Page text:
Stated that way, it sounds like a simplistic solution to a massive global problem. It’s not and Gaudet doesn’t treat it that way. Each region has its own set of water problems that make a single formula solution impossible. This is where Gaudet really shines. His expertise, hard won by many years in the field, allows him to rise to the task and offer sensible, real world solutions that, if implemented, would make a significant difference in the lives of those close to the marshes. Those of us not so close would benefit, too. Cleaner air and water combined with more sustainable industry to feed and house the marginalized people could only lead to less war and better health for all.
There is a significant amount of science in this book, but all of it is very reachable to the layman. The only mathematical skill you will need is the ability to compare a big number to a smaller one. For example, C3 grasses like phragmites lose 833 molecules of water for each molecule of carbon sequestered. C4 grasses like papyrus lose only 277. Obviously, much more water is conserved in a papyrus swamp compared to a phragmites swamp. You learn the names of each part of the Papyrus plant and some uses for them. The relative strengths and weaknesses of papyrus, phragmites and some other marsh flora are compared. There is lots of geography, some ancient civilization, tales of the explorers, paper making techniques, reed hut differences between locations and plants used, boat/raft design and more. In other words, it’s not only broadly informative, it’s entertaining.
As you may have also guessed, you can’t talk about this many aspects of the environment without bringing up birds. And so he does, but as a descriptive of the condition he is describing. There is a good description of the Shoebill (Balaeniceps rex) and its plighted condition in the shrinking papyrus marshes. Cranes and storks are used to discuss migration patterns. Herons and warblers make a showing along with a Papyrus Gonolek (Laniarius mufumbiri) painted in the color section in all its vibrancy. One gets the general impression Gaudet is a fully addicted birder whether he knows and admits it or not.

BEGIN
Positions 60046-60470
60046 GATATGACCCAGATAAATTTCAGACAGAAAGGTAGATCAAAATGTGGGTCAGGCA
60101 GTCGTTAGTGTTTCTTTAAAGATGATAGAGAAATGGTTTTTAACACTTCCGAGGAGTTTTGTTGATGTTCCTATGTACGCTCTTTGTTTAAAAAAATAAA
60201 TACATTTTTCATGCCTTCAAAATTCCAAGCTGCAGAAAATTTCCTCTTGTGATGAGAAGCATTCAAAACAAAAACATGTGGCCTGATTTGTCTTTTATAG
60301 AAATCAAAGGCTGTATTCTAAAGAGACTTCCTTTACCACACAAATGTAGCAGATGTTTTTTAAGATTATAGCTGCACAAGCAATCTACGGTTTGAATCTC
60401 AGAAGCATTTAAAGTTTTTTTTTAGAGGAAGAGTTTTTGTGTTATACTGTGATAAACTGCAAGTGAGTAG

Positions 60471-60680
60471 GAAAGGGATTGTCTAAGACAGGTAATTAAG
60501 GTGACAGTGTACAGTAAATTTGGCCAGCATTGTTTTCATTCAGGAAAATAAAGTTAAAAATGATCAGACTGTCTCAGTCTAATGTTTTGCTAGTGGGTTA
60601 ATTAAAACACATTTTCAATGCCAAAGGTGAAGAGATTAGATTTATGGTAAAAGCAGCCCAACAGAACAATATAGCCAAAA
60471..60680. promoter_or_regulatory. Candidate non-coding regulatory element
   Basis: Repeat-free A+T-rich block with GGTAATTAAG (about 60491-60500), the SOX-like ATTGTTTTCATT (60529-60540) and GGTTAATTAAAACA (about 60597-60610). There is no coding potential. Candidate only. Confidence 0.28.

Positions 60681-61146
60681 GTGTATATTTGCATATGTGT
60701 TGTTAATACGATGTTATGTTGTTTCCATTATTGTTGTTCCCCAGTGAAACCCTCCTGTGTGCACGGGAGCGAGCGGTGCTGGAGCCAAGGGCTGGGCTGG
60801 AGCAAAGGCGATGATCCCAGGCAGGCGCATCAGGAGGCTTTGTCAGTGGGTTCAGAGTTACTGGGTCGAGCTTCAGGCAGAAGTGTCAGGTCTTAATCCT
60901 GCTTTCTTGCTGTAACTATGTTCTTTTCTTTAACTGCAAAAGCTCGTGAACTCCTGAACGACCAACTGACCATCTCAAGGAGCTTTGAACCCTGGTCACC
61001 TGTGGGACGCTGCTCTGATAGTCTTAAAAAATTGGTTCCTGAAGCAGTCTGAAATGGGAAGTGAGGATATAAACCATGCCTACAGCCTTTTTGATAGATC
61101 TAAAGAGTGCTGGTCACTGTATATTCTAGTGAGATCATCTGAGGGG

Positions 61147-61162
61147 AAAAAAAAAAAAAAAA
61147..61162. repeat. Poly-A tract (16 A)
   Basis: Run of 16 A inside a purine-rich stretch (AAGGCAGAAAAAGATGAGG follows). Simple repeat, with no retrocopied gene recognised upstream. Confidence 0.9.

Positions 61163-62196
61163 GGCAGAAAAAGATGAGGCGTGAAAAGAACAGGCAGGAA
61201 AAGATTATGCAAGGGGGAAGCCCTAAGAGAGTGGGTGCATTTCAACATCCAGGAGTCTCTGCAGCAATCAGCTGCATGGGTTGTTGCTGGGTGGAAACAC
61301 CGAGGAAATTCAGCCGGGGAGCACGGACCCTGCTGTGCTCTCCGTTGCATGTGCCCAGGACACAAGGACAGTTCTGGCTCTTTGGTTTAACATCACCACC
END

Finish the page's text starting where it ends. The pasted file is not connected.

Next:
In sum, Papyrus by John Gaudet is one of the most satisfying and informative non­fiction books I have read in a good while. I strongly recommend it to all. Had there been even a single percent of the information in this book presented in the class where I first heard the word papyrus, I would have had a much better understanding of just how important this single plant was to the history of mankind and life on planet Earth.

[Papyrus: The Plant that Changed the World: From Ancient Egypt to Todays Water Wars by John Gaudet. 2014. 300 pp. Pegasus. S28.95]        Barnes &

Tuesday, April 22, 2014


Where does all the water go?

Enormous amounts of water are lost every year in Africa.  For years developers in the Nile Basin have pointed fingers at the papyrus swamps in southern Sudan (the Sudd) as one of the culprits.  Now a study published by Routledge (The Nile River Basin: Water, Agriculture, Governance and Livelihoods, 2012) shows a remarkable trend.  On a per unit area basis, the large reservoirs in the arid zone of the basin lose fantastic amounts of water.  The combined loss from storage is now over 28% of the total Nile flow!  And this figure will grow as lowland countries in the Basin add 25 new dams over the coming years.    

The report also points out that evaporation from reservoirs is entirely non-beneficial, while water loss from natural wetlands provides important local benefits in terms of both pastoral production and biodiversity. 
They recommend that water storage be carried out in the Ethiopian Highlands where evaporation is low rather than the arid lowlands where the majority of water is now lost.  As a water-saving measure, more efficient storage is a much more urgent priority than draining papyrus swamps.